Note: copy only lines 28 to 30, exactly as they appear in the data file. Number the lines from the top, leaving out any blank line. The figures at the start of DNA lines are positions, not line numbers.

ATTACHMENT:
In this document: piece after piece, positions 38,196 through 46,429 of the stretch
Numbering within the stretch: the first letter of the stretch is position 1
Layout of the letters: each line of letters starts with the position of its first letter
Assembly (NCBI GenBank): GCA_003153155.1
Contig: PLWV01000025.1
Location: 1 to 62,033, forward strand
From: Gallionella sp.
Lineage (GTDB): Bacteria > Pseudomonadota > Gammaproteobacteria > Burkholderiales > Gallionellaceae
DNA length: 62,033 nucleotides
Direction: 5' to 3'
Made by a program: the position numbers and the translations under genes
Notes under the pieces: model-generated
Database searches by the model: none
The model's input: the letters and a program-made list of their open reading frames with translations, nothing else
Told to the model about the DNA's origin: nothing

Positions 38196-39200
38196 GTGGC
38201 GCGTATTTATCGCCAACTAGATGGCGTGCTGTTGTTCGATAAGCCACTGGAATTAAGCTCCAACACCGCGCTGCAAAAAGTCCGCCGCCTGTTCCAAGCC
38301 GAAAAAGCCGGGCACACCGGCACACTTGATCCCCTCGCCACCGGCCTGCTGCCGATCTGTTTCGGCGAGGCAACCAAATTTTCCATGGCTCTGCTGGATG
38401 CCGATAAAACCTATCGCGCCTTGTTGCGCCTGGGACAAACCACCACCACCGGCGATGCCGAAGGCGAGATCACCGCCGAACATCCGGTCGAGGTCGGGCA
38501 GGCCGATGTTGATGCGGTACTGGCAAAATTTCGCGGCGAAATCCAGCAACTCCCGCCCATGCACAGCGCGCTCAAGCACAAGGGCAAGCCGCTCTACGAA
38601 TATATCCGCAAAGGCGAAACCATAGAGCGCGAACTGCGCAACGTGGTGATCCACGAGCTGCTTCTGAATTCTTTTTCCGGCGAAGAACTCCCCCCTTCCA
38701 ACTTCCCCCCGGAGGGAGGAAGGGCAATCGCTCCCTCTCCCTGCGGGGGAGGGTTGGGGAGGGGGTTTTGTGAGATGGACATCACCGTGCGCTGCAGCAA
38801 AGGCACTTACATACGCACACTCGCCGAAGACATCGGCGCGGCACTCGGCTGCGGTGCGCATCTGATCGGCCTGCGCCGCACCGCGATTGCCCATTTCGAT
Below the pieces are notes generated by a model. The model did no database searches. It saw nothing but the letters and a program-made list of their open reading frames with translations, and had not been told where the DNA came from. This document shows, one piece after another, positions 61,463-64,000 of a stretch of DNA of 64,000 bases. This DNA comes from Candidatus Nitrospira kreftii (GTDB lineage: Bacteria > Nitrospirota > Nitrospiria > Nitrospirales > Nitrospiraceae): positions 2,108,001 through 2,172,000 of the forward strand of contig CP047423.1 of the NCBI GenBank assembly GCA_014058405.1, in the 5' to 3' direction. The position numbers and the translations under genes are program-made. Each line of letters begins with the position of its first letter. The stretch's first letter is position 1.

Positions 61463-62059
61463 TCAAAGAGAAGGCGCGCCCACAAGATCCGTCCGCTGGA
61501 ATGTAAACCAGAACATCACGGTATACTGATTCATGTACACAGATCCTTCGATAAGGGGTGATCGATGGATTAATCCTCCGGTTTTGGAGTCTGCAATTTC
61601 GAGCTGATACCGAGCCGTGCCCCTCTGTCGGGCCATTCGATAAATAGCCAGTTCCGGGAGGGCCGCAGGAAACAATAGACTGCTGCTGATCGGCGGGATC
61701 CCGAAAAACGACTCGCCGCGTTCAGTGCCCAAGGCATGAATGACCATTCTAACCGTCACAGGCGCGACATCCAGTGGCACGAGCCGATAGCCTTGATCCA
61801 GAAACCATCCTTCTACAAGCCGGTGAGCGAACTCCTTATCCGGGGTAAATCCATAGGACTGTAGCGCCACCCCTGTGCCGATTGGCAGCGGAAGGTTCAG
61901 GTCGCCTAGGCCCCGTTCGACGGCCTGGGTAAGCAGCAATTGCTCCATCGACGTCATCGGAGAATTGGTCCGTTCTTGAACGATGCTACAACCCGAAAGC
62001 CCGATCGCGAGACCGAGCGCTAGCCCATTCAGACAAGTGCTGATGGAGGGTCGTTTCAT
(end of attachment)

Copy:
61501 ATGTAAACCAGAACATCACGGTATACTGATTCATGTACACAGATCCTTCGATAAGGGGTGATCGATGGATTAATCCTCCGGTTTTGGAGTCTGCAATTTC
61601 GAGCTGATACCGAGCCGTGCCCCTCTGTCGGGCCATTCGATAAATAGCCAGTTCCGGGAGGGCCGCAGGAAACAATAGACTGCTGCTGATCGGCGGGATC
61701 CCGAAAAACGACTCGCCGCGTTCAGTGCCCAAGGCATGAATGACCATTCTAACCGTCACAGGCGCGACATCCAGTGGCACGAGCCGATAGCCTTGATCCA